Some pumped-up police officers in Maryland have gotten a little illegal help with those biceps from the pill bottle, federal authorities said yesterday.
An undisclosed number of officers were patients of a Dundalk physician who has pleaded guilty in U.S. District Court in Baltimore to illegally distributing steroids to body builders.
George Hebeka, 61, who entered his plea Wednesday before Judge Benson E. Legg, admitted that he made at least $200,000 by prescribing steroids to patients for nonmedical purposes.
"It had gotten around the gyms that people could get steroids from this doctor," said Assistant U.S. Attorney Lisa M. Griffin. "They would come into an office and sign their name on a paper. He'd see them, accept their money and give them steroids."
Ms. Griffin said Hebeka did not examine his patients and did not provide any follow-up treatment.
FBI Special Agent Roberta N. Parker said "a number of police officers" were among Hebeka's 250 patients between February 1991 and August 1992. She would not say how many officers were involved or where they work.
Agent Parker said information on the officers has been turned over to their respective departments' internal investigation units for possible administrative action against them. They will not face federal charges.
Hebeka pleaded guilty to one federal count of distributing steroids. Sentencing was set for April 30.
Hebeka faces a maximum penalty of five years in prison and a $250,000 fine. He has consented in
a plea agreement to surrender $289,000 in cash that investigators seized from his home last August.
In September, the Maryland Board of Physician Quality Assurance indefinitely suspended his license to practice medicine. The license is subject to being revoked under state rules.
Steroids are prescribed for specific physical conditions, including swelling of the extremities, kidney problems and cases of starvation. Body builders and athletes have used them illegally to enhance performance.
Anabolic steroids are synthetic derivatives of the male hormone testosterone. Both men and women produce testosterone in their bodies.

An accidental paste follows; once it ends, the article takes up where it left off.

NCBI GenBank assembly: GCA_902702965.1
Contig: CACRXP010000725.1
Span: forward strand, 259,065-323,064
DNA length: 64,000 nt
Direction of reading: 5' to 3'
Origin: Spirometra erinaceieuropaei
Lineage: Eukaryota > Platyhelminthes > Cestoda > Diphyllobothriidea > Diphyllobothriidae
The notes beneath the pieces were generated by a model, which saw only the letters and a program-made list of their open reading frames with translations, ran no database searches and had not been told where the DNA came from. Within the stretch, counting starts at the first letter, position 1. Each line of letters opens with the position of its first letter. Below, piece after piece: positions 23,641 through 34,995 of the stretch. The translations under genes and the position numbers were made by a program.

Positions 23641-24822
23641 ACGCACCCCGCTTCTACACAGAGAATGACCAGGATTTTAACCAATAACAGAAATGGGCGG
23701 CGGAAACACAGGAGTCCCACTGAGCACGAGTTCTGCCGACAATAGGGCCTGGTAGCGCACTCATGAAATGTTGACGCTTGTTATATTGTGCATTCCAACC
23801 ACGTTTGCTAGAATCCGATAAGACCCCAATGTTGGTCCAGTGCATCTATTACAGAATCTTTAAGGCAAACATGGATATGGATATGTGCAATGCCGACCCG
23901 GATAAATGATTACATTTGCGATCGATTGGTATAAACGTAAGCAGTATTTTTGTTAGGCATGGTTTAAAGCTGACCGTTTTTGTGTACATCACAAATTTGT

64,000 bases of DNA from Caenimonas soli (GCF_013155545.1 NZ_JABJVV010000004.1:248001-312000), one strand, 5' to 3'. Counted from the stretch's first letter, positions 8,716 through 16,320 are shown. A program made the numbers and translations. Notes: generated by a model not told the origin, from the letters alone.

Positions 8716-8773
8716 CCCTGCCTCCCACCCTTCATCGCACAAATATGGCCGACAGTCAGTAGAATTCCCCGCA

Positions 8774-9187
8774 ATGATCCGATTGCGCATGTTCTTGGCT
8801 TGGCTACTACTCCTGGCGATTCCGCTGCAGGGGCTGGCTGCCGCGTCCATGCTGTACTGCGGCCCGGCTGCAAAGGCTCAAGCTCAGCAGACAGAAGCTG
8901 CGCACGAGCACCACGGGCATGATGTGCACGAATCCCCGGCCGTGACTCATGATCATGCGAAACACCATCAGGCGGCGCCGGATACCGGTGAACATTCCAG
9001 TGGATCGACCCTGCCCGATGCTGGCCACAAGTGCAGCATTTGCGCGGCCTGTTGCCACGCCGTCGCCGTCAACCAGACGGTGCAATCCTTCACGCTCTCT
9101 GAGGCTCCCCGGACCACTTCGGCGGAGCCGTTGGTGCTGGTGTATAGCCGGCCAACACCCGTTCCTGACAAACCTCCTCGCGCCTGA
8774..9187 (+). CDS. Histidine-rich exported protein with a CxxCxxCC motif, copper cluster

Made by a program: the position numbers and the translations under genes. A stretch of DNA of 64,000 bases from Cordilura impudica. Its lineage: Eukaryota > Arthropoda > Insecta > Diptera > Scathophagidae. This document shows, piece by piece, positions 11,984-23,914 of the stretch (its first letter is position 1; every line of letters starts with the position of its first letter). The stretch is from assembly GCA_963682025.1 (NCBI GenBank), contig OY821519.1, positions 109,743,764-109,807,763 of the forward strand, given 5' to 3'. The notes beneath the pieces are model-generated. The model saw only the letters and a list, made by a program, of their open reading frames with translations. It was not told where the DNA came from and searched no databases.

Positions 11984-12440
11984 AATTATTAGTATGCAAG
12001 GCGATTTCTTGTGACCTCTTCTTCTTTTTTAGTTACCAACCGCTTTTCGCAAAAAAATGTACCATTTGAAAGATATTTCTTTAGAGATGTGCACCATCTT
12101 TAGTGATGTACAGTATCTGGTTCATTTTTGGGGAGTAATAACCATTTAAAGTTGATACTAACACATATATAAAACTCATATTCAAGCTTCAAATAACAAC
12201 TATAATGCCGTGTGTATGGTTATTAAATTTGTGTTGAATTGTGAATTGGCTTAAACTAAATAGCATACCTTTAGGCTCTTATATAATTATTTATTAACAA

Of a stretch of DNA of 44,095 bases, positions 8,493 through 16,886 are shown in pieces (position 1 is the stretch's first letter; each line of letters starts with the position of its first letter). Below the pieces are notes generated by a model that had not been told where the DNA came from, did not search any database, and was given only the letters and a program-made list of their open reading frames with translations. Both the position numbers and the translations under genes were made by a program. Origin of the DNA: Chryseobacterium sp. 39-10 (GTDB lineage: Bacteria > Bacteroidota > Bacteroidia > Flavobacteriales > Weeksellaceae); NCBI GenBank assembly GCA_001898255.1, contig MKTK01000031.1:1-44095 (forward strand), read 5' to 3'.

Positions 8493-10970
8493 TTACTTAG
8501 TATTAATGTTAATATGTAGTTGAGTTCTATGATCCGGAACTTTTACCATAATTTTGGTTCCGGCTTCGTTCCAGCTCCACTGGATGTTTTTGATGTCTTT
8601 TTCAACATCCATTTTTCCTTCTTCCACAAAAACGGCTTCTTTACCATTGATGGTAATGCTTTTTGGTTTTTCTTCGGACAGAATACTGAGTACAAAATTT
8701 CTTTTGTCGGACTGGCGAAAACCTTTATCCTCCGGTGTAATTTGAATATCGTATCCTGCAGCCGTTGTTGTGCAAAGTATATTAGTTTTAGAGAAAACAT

Court papers said that some of Hebeka's patients have suffered side effects from steroid use, including liver disease, testicular atrophy, cysts in the neck and breasts, violent behavior, renal stones, skin disease, hair loss and impaired sexual functioning.
He was investigated by the FBI, the U.S. Drug Enforcement Administration, Baltimore County Police and Maryland State Police.
According to a statement of facts, the FBI first learned about Hebeka from a convicted steroid distributor in early 1987. The FBI began an investigation after the information was supported by other sources.
From November 1991 to July 1992, two government witnesses and two undercover police officers visited the doctor's office a total of nine times, the statement said.
They asked for steroids to help them improve their body building and weight lifting. Each time, investigators paid Hebeka $25 and received prescriptions for the steroid Halotestin.
Agents uncovered detailed patient files during a search of Hebeka's home and office on Aug. 1, 1992. The records showed that between February 1991 and August 1992, he prescribed 20,460 tablets of Halotestin, 480 tablets of the steroid Methyltestosterone and 1,514 injections of testosterone.
Records showed that he had been prescribing similar numbers of steroids at least since 1988.
"We've seen files even older than that," Agent Parker said. "Some date back to the 70s and 80s."
She said a small number of women bought illegal prescriptions from Hebeka, but that most of the patients were male body builders and weight lifters.
According to court papers, three Maryland pharmacists complained to police about Hebeka's illegal distribution of steroids and told him that they would no longer honor his prescriptions for steroids.
Ms. Griffin said Hebeka owes the Internal Revenue Service, and that $89,000 of the money seized will go toward paying his federal tax debt.